A quick search of Newegg shows displays available from Asus, BenQ, Compaq, Dell, HP, Lenovo, NEC, and Samsung all with DisplayPort connectors.

    ATI/AMD has been shipping cards with DisplayPort connections since early 2008, and DP is native to the GPUs used for every 5 and 6 series device. Intel began including DisplayPort capability with GMA 4500 in 2008 and currently ships it to you in every CPU with integrated HD graphics. NVIDIA is the only major player who seems to be lagging on DP adoption, but there are still plenty of Fermi based cards on the market rocking DisplayPort.

    HDMI was developed for consumer electronics, i.e. televisions and home theaters. DisplayPort was developed for PCs. The lineage is distinct and continues to this day as the two evolve. DP is packet based so that multiple displays can be daisy chained off of one port, which is not a common usage model for TVs. Newer HDMI specs include such home theater relevant features as support for 3D formats, 100 Mbps Ethernet and an audio return path—something that makes no goddamned sense in the PC context. DP originally supported high-resolution displays but not audio, whereas HDMI included audio from the outset but could only drive a 1920x1080 display because that’s all that HDTV required. DP 1.2 has an AUX channel that can be used to provide a USB 2.0 connection to the display over the same cable as video and audio, as well as offering more than twice the total bandwidth of HDMI 1.4.

    USB is a shared serial bus based on a tiered-star topology. It’s great for connecting lots of relatively slow devices that don’t require much bus power or tight timing. When you try to use it for devices that require lots of bandwidth, like high speed external storage, things go downhill fast. Even with a single device connected to a USB host controller, you’re lucky to get throughput equal to 60% of the oft touted “480 Mbps” or “5 Gbps” due to insanely high protocol overhead. Although it’s finally moved beyond half-duplex and added better support for bulk data transfers, the cluster that is USB 3.0 tops out at around 385 MBps in best case scenarios. To create backwards compatibility with 2.0, they merely created Siamese Frankenconnectors, doubling the dimensions of the B connectors in the process, and added more conductors to the cable. How would bastardizing this poor port any further be a good idea? The differences between Thunderbolt and USB in architecture, implementation, and intended use are vast. How would the average user make this distinction if they were somehow cobbled onto the same port?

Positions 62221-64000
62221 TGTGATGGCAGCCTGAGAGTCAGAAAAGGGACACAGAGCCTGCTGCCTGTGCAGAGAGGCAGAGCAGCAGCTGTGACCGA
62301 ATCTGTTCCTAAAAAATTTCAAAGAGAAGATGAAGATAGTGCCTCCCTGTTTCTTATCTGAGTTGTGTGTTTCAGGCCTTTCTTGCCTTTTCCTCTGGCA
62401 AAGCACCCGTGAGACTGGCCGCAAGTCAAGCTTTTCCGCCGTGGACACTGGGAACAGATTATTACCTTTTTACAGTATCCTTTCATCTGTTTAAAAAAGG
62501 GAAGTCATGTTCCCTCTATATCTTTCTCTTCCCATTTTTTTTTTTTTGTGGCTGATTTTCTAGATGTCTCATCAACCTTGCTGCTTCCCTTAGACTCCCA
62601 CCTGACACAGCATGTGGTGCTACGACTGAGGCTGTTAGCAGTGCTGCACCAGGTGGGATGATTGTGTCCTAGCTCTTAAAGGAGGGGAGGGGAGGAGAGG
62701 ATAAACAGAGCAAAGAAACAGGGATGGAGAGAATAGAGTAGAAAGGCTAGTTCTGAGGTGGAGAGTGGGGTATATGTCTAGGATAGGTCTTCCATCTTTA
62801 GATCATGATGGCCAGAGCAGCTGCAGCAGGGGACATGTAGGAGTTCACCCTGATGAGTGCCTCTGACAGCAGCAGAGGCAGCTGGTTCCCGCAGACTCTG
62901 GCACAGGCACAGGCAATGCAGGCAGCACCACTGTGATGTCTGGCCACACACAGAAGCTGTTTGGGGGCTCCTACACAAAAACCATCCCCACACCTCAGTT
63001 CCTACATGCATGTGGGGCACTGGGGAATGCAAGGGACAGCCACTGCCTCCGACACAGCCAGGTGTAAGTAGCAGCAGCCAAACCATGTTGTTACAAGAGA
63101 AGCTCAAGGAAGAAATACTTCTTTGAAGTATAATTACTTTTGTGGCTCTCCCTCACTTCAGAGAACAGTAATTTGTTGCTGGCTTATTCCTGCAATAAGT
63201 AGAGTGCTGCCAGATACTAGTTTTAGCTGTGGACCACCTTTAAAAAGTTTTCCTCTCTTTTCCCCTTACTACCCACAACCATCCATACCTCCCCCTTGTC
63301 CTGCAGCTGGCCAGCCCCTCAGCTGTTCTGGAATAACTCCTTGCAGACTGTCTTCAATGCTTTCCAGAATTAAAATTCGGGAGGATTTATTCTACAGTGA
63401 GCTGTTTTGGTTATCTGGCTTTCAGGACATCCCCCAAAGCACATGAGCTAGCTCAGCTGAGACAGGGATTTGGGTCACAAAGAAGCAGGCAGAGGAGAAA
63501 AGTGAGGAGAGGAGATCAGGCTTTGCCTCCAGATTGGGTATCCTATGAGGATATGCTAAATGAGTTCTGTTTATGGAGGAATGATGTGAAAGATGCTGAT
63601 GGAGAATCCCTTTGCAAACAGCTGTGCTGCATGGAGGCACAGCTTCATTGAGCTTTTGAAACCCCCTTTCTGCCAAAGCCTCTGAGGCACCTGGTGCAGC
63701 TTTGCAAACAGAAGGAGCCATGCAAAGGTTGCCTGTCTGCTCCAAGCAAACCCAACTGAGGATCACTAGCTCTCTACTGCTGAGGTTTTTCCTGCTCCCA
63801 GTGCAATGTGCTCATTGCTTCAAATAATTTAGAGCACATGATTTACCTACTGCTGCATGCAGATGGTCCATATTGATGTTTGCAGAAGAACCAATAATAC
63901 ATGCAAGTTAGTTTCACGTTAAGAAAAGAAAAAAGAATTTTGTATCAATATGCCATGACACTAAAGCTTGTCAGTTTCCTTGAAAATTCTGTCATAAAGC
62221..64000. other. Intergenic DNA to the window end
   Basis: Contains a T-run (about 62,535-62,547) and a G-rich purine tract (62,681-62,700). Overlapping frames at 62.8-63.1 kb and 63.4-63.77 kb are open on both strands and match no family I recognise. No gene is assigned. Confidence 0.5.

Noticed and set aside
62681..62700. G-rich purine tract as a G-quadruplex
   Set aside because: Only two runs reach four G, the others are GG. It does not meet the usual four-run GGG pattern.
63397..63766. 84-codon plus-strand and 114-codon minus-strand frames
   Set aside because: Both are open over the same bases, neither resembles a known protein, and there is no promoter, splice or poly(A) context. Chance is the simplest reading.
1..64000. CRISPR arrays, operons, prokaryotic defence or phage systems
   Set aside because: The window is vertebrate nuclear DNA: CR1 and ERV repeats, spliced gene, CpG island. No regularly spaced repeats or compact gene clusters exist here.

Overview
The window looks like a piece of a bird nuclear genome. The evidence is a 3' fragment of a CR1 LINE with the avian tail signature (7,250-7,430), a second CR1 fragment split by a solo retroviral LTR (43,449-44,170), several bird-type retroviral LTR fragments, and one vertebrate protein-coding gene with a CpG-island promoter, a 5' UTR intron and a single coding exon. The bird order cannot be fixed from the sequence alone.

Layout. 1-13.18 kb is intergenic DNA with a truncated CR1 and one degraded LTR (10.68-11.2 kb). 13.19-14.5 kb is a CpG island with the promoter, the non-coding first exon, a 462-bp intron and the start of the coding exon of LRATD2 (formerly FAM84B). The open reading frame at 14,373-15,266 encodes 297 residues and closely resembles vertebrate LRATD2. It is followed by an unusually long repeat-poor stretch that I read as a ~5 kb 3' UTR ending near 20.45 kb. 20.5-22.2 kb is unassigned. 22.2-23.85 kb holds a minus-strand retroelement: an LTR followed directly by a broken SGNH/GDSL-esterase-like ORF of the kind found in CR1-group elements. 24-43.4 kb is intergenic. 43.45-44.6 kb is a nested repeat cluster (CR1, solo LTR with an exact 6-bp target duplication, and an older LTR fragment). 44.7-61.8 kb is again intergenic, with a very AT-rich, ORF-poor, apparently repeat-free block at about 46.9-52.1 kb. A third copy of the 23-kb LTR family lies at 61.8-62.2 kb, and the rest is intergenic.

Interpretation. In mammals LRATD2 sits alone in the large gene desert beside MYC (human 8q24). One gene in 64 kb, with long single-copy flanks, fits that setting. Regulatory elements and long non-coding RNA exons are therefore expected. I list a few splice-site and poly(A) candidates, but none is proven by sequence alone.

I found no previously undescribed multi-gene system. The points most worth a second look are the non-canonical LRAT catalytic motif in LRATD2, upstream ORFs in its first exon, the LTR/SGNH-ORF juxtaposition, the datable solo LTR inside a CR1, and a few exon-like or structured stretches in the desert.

Reply
  • taltamir - Friday, July 08, 2011 - link

    it doesn't have such potential, because it is an active cable that costs 50$ per cable.
    Daisychaining doesn't help reduce the amount of CABLES you need, you still need one cable per device. It just reduces the amount of ports you need.

    So I will stick with my 5 cables for 2$ each instead of 5 cables for 50$ each.

    Now, if they made a thunderbold cable that is passive and cheap as hell, and integrated the controller into southbridge, then it will have the potential to replace all other cables.